Doja Cat’s debut Coachella stage was everything we wanted – and more. She brought out Tyga and Rico Nasty, and performed new song Vegas that will feature in Baz Luhrmann’s forthcoming movie Elvis. 

What we didn’t expect was breaking news regarding the return of the Mexican Pizza at Taco Bell. The singer is known to be a loyal fan of the fast-food fave and has been campaigning for the item’s return since it was taken off the menu in 2020.

Let’s take a look at her perseverance for the sake of Mexican Pizza over the past year.

Doja Cat, a Taco Bell partner, announced the mouthwatering news at the weekend and the chain followed with a press release on Monday, stating the singer “literally dropped the mic with the hot news of the Mexican Pizza’s return this May”.

It wasn’t just Doja at the forefront of the Mexican Pizza movement, more than 200,000 fans signed a Change.org petition spearheaded by Krish Jagirdar, who called the item a “bridge to American culture for kids who grew up in immigrant households”.

The Mexican Pizza, which features refried beans and ground beef sandwiched between crispy tortillas and topped with melted cheese and tomatoes, will be available from 19 May.

The 200,000 signatures surely made a difference but would it have had the same impact without a passionate celeb at the forefront?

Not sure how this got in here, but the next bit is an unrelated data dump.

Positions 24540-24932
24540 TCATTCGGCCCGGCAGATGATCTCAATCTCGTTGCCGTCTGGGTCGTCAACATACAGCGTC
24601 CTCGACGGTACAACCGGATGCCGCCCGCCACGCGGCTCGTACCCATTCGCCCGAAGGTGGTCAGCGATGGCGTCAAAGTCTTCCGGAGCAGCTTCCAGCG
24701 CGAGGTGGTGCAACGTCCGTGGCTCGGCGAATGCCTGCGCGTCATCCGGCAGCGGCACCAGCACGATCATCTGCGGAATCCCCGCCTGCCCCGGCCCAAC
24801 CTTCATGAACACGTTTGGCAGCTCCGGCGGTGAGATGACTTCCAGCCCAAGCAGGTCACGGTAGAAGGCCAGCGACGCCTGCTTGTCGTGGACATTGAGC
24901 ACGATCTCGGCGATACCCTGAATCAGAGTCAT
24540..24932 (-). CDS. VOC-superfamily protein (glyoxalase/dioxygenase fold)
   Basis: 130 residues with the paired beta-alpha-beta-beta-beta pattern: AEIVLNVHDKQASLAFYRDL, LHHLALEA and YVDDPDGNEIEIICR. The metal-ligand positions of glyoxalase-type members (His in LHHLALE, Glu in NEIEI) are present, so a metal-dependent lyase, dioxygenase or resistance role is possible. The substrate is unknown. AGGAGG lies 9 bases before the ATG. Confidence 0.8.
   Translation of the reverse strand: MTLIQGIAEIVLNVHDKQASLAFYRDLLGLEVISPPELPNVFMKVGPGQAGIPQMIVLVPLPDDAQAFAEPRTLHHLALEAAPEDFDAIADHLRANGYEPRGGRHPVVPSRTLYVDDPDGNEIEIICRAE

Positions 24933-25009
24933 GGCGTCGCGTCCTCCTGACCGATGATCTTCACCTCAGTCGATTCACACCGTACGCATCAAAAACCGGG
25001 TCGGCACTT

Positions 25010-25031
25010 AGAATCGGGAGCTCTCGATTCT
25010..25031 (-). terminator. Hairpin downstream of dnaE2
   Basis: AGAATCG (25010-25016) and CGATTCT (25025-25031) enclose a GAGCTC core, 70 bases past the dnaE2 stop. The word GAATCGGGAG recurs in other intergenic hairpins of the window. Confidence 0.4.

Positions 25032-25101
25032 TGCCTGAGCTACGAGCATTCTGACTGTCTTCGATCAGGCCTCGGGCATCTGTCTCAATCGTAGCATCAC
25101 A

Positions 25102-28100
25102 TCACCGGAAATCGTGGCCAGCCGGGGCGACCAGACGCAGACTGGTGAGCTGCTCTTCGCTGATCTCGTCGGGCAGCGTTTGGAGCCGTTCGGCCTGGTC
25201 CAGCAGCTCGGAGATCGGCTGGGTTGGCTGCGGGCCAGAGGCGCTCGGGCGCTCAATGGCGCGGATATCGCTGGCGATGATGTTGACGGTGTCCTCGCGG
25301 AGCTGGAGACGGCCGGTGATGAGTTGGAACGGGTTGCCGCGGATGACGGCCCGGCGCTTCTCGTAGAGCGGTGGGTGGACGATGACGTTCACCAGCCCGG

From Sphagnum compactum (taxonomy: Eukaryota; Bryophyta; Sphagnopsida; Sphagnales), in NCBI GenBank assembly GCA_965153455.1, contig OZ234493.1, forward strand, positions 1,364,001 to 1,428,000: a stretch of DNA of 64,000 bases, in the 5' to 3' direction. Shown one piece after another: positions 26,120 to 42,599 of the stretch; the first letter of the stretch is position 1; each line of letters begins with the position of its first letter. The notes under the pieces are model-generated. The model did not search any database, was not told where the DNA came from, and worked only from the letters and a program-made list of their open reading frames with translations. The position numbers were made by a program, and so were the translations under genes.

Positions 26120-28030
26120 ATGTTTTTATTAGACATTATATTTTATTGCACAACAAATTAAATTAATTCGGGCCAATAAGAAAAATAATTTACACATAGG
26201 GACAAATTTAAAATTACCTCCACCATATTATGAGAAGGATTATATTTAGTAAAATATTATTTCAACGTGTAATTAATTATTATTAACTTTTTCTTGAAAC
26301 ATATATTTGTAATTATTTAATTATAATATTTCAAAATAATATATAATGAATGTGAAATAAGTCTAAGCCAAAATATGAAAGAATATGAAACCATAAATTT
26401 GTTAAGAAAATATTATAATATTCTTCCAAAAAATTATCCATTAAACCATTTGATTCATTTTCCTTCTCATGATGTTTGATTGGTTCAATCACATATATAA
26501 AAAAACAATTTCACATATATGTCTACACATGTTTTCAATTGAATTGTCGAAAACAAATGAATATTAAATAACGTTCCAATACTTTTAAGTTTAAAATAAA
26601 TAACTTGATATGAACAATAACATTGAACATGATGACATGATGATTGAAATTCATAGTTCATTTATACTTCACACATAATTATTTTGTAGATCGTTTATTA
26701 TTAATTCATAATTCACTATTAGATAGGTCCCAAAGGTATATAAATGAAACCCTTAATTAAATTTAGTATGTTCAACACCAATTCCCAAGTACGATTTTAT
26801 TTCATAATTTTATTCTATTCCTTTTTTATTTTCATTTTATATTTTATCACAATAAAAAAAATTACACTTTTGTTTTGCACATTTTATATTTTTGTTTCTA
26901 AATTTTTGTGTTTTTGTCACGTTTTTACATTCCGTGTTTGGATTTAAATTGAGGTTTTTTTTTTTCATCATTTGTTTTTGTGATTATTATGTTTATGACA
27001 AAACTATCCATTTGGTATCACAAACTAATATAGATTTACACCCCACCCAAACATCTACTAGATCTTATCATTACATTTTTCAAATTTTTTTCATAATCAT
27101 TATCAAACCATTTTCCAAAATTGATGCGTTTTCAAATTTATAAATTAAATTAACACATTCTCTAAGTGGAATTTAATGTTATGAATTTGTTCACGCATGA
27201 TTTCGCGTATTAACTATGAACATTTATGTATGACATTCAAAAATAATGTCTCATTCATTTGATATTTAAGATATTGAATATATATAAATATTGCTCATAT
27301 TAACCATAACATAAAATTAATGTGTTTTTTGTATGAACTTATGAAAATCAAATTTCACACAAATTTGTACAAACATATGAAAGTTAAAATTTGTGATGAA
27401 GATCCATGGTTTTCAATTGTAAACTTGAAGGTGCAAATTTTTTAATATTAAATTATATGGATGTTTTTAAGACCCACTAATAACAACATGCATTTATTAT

Taco Bell removed the fan favourite in 2020 as chains streamlined menus following the pandemic, while the packaging reportedly “accounted for more than seven million pounds of paperboard annually in the US”.

The Say So singer’s history with the chain dates to May 2021, when she tweeted her determination to bring back the pizza.

Taco Bell congratulated Doja Cat on her album release in June 2021 but never got back to her about the product. By September, an irritated Doja complained to Taco Bell.

“I want my Mexican Pizza back @tacobell why u quiet”, she tweeted.

Two hours later, the company hinted it was actually considering the Mexican Pizza’s return but all remained quiet until Doja asked for more information after Taco Bell featured one of her songs in a commercial.

By February 2022, the rapper was truly part of the Taco Bell team as she starred in its Super Bowl 2022 ad, The Grande Escape, covering Hole track Celebrity Skin.

The 26-year-old proved she could create music about anything with her viral ditty about the food item, although she forbade anyone to call it a jingle. Joking she was forced to make a song due to “contractual reasons”, she claimed she had tried to make the track bad but it came out pretty catchy and went viral on TikTok.

There you have it, Doja got the Mexican Pizza thanks to her perseverance and ability to create a tune Taco Bell couldn’t resist.